Gift Of Gab
Gift Of Gab
After graduating, Parker returned to Los Angeles, but he and Mosley kept up their partnership by phone. While attending UC-Davis, Mosley fell in with a group of hip-hop eccentrics who became the SoleSides collective, and Parker moved up to the Bay Area to join him in 1991, now having settled on Gift of Gab as his hip-hop alter ego. Blackalicious issued their debut single, "Swan Lake," on SoleSides in 1994, and several more followed, establishing their underground reputation and leading to a tour of Europe. They began work on a full-length album, during which time SoleSides shut down and reconfigured itself as Quannum; however, the process was long and laborious, as Gift of Gab struggled with an alcohol problem that took several years to overcome.
Finally, in 1999, Blackalicious re-emerged with the A2G EP, whose "Alphabet Aerobics" electrified the underground and marked Gift of Gab as a prodigious new talent. That talent was confirmed by Blackalicious' first two full-lengths, 2000's NIA and 2002's Blazing Arrow, which elevated him to the status of perhaps the most underappreciated elite MC in hip-hop. In the wake of Blazing Arrow's critical hosannas, Gift of Gab branched out with a number of guest appearances, recording with the likes of DJ Vadim, British hip-hoppers New Flesh, and Michael Franti & Spearhead. In early 2003, he underwent emergency eye surgery necessitated by complications from diabetes, but fortunately made a full recovery. Seeking outside collaborators to keep himself fresh for the third Blackalicious album, Gift of Gab embarked on a solo project for Quannum with two Seattle-based producers, Vitamin D and Jake One.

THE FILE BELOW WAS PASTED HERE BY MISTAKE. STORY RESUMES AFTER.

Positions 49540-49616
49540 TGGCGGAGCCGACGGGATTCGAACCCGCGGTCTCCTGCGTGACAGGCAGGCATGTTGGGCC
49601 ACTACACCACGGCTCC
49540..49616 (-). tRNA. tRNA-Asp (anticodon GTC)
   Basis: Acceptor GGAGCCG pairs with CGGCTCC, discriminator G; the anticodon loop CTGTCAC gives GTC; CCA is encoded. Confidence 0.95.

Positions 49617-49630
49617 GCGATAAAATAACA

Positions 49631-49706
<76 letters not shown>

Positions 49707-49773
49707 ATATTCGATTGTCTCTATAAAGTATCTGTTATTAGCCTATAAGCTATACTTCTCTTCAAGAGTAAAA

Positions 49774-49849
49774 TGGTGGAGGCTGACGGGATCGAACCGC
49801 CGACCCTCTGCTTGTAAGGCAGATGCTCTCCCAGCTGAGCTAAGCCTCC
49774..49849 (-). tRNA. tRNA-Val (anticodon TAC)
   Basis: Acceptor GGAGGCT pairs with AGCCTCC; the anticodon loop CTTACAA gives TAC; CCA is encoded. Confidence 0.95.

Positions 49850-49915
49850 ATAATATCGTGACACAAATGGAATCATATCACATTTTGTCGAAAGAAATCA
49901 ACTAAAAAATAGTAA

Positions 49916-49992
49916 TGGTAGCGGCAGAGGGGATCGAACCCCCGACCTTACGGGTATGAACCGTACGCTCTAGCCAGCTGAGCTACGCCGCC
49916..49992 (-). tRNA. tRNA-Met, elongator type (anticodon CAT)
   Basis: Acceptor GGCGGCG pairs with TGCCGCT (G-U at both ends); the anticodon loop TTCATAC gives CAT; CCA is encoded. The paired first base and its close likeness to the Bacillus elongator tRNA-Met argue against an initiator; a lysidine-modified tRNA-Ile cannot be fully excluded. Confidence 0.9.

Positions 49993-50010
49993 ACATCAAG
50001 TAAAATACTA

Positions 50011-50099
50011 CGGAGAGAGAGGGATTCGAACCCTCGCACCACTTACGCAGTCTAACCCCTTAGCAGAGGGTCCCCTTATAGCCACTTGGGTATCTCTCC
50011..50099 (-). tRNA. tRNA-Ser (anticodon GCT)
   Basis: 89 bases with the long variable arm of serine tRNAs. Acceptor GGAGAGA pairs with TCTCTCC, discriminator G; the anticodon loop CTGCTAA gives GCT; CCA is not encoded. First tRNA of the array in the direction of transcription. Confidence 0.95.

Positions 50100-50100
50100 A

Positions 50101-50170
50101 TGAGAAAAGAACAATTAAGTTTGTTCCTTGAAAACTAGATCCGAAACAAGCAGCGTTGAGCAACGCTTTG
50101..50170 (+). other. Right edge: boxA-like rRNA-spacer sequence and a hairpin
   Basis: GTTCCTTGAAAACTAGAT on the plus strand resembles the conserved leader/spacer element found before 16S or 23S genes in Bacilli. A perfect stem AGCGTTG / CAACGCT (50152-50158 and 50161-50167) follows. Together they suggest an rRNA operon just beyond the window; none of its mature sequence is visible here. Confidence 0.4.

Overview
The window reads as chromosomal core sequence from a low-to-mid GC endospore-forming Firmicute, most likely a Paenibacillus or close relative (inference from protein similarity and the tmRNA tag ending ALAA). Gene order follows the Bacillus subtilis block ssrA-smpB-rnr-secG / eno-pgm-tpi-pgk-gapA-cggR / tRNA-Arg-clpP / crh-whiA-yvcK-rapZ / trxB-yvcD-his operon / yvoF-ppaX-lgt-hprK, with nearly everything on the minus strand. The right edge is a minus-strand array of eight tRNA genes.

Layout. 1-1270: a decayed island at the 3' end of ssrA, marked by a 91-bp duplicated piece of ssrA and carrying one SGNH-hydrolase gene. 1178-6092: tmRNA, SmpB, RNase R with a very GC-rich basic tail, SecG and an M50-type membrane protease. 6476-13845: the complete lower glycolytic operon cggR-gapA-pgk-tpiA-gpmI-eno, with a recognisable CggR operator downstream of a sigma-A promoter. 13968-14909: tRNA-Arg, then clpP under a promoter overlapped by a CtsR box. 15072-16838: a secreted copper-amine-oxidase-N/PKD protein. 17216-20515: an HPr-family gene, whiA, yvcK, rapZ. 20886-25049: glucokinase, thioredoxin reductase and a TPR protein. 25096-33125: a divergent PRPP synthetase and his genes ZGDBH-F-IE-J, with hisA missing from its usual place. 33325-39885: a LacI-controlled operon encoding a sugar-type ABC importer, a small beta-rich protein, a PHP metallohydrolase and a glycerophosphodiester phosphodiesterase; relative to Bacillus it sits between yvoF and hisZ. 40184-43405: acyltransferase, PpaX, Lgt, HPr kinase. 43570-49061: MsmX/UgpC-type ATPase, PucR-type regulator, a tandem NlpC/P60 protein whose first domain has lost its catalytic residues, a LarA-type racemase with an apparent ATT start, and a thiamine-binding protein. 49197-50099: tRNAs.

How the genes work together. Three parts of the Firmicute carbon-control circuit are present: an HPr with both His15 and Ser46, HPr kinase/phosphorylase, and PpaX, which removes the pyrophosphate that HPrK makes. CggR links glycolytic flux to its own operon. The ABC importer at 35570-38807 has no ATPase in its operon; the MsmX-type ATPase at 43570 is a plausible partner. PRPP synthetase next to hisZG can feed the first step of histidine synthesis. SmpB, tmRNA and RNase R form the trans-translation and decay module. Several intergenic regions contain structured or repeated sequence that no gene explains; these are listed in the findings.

Advance single "The Writz" appeared in late 2003, and the album itself, 4th Dimensional Rocketships Going Up, arrived in the spring of 2004. Reviews of the production work varied widely, but overall the record -- a smooth, mellow affair -- solidified Gift of Gab's position as one of the top MCs of his time, underground or otherwise. ~ Steve Huey, All Music Guide Read more on Last.fm. User-contributed text is available under the Creative Commons By-SA License; additional terms may apply..
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